A bittersweet predicament
By Arthur Trickett-Wile

Madeline McKinnon and her parents, Aaran and Jon, pray before eating a casserole she and her mother made from potatoes they harvested together at Top Crops in Bowling Green the day before. Madeline and Aaran travel to Top Crops most weekends from their home in Portland, Tennessee, so that they both can benefit from being part of a community of special-needs adults and their caregivers.

Madeline McKinnon, 23, and her mother, Aaran, 51, stand side-by-side in a matrix of raised garden beds, plucking radishes from the soil to sort and clean.

“Ouch! These ones are pokey!” Aaran complains.
“That’s why I’ve got my gloves on,” Madeline replies, laughing devilishly.

The pair makes a 30-mile pilgrimage most weekends from their home in Portland, Tennessee, to Top Crops, a Bowling Green garden for individuals with special needs, situated on a small patch of Western Kentucky University farmland. It’s their chance to work alongside a small group of adults with special needs and be part of a community familiar with their circumstances. 

“You never have to tell (Madeline) how to do something more than once,” says Carol Greer, who started Top Crops for her own daughter. 

“(Jenna) was our motivation for starting the garden,” Carol says. “But she does not like to get dirty.” 

“I love to get dirty,” says Madeline, laughing.

Madeline’s condition is beyond rare. As she puts it, “Chromosome 21 breaks off and decides to go party, I think, on 18.”

“Eighteen goes to 13,” Aaran interjects. “(21) is just deleted.” 

“She’s the first documented case ever,” says Jon, her father. Her condition is so rare that it has no common name.

Although her condition differs from most of those that are broadly categorized as special needs, such as Autism Spectrum Disorder and Down syndrome, Bowling Green and Top Crops allows Madeline to connect with a community of others with some degree of common experience. While Madeline and Aaran go to Top Crops together, it fosters independent relationships. 

Madeline can connect with other special-needs adults, while Aaran can share advice with special-needs parents. In a community as small as Portland, there are fewer opportunities for Madeline and Aaran than in Bowling Green.

Though relocation would offer Madeline more opportunities to connect with folks like her friends at Top Crops, it is not financially feasible at the moment while Jon pursues his doctorate and works in Nashville as a counselor. The couple shares concerns for where Madeline will end up once they are gone.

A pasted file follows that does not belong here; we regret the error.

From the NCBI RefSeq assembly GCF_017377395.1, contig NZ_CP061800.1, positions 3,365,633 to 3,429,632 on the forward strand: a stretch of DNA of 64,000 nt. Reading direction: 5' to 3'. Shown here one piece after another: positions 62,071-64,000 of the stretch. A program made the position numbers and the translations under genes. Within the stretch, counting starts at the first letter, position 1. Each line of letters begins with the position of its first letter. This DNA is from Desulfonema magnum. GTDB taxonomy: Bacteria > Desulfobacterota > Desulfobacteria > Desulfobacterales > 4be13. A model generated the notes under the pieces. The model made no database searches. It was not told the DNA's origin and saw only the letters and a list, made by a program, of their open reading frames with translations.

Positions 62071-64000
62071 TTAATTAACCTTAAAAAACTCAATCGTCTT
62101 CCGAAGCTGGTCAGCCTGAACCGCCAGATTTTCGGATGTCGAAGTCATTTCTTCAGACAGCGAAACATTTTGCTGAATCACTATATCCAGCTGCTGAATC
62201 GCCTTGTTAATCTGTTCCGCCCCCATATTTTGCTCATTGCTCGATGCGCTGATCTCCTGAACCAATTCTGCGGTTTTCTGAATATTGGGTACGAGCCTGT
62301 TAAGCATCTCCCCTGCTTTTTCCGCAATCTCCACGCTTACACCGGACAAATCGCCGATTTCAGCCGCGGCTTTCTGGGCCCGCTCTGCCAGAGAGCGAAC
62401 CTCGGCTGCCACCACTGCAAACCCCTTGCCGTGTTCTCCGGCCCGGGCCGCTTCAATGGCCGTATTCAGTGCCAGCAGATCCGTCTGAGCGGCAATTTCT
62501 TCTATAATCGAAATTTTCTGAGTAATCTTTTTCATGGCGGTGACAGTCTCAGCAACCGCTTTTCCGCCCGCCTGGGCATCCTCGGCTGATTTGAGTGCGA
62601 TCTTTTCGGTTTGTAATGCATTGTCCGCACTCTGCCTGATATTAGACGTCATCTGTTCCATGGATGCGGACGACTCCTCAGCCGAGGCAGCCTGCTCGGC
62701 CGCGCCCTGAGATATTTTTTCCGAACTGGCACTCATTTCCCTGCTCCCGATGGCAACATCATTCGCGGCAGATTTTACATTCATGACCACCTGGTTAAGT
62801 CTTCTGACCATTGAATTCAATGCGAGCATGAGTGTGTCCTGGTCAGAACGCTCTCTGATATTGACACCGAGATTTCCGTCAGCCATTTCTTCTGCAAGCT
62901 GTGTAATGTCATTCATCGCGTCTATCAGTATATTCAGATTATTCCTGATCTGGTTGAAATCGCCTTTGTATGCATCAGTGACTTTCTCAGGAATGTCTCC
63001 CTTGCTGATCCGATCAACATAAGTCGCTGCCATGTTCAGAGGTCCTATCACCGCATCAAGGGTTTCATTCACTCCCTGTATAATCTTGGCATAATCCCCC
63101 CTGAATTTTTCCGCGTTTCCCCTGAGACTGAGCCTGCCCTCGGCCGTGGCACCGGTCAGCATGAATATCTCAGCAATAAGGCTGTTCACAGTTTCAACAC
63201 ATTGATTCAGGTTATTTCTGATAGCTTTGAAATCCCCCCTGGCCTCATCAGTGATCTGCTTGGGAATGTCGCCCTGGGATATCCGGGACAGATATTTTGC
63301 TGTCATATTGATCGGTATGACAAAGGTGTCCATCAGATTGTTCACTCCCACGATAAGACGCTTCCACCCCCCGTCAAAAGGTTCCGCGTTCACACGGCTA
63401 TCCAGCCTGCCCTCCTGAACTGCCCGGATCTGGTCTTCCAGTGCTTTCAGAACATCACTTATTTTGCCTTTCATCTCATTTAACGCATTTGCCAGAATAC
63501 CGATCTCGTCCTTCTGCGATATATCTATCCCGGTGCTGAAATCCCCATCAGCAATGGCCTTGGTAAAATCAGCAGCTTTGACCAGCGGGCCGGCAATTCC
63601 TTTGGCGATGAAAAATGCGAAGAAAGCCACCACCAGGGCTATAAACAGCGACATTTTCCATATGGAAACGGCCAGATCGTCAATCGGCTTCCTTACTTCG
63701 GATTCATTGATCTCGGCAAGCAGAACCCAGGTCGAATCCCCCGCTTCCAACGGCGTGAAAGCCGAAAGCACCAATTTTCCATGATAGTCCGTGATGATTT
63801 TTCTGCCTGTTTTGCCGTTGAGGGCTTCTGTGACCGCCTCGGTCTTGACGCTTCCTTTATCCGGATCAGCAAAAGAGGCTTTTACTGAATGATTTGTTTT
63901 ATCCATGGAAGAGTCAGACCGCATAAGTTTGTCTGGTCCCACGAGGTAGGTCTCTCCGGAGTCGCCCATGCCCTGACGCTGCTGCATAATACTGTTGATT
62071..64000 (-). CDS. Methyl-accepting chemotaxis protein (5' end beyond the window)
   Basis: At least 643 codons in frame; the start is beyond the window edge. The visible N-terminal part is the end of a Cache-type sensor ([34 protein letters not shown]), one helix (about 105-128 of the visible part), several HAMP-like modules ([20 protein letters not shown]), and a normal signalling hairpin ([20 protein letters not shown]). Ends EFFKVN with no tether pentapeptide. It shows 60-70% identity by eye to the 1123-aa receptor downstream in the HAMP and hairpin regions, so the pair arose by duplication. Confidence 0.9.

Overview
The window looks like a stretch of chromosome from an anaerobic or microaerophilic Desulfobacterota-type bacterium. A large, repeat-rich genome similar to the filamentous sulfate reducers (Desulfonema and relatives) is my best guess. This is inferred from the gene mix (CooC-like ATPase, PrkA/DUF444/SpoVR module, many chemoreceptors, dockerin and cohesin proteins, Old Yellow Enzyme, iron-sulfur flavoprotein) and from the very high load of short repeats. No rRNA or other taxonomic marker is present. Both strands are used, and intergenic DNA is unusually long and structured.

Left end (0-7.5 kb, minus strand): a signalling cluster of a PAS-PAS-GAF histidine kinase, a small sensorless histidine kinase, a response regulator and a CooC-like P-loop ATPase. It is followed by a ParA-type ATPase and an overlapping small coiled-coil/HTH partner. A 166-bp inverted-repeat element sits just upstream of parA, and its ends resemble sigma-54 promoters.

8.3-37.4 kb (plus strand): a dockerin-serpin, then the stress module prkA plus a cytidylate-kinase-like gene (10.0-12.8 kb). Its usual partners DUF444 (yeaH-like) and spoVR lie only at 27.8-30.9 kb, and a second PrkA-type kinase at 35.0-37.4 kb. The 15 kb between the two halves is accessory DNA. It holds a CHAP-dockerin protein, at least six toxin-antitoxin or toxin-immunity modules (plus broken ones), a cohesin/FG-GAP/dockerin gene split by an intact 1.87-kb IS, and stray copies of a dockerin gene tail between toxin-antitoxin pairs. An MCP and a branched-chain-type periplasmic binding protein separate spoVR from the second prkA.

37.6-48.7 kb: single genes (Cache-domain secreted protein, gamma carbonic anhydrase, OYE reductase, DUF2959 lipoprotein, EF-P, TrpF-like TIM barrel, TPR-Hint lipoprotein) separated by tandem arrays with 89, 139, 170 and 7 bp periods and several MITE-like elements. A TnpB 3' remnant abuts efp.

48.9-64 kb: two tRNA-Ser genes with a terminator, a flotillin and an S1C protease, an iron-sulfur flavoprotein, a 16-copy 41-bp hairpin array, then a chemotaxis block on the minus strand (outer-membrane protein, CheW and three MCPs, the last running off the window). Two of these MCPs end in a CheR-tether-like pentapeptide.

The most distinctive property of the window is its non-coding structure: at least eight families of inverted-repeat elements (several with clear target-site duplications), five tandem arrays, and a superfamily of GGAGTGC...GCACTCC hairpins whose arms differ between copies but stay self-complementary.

“In this country, there are not places set up for folks with special needs or disabilities,” Aaran says. “We just pray about it, hard, all the time.” 

Madeline walks on a treadmill in her mother's bedroom at their home. Aaran says Madeline usually finds it easier to walk inside, where she can watch a TV show on her phone or iPad, while she exercises.

Madeline and Aaran use an iPad to work on an art puzzle application, which they do together to help keep Madeline's cognitive skills sharp. They have an extended list of tasks like this they rotate through in no particular order, which serves as a form of home therapy.

At Top Crops, a Bowling Green gardening project for special-needs adults, Madeline helps clear out a greenhouse full of tomato plants to make room for next season's crop.

Aaran and Madeline share a moment at Top Crops. Having ripped up a few rows of rotting tomato plants to make room for the next season's crop, Aaran pantomimes a reaction to the smell.

Aaran has a mug of tea in the kitchen while Madeline takes some down time in the living room of their home.

Aaran and Madeline take a moment for breath-prayer before they leave the house for the day. Aaran does this with Madeline regularly, in order to help relieve her of anxiety and stress.

Aaran helps her daughter spoon casserole mix into a dish. Madeline, who suffers from hypotonia, often struggles with basic tasks such as this. Aaran always pushes her to help out around the house to improve her skills.

Madeline colors in a page her mother printed for her at the desk in her room. Although Madeline has an affinity for most animals, Aaran says, "her spirit animal is a sloth."

Jon and Aaran share a moment together before dinner with Madeline. Jon works as an addiction counselor in Nashville. He says it is both fulfilling and exhausting. Aaran says she and Madeline usually try to wait for him to get home so they can eat dinner together, which can be tough when he comes home late.

Madeline reads a book in her room after dinner while her mother and father lie on the living room couch. If left to her own devices, the couple says, there's little else Madeline would rather do than read.

Madeline lies on the couch with her mother in the living room of their home. She was feeling sore from the previous day's work at Top Crops.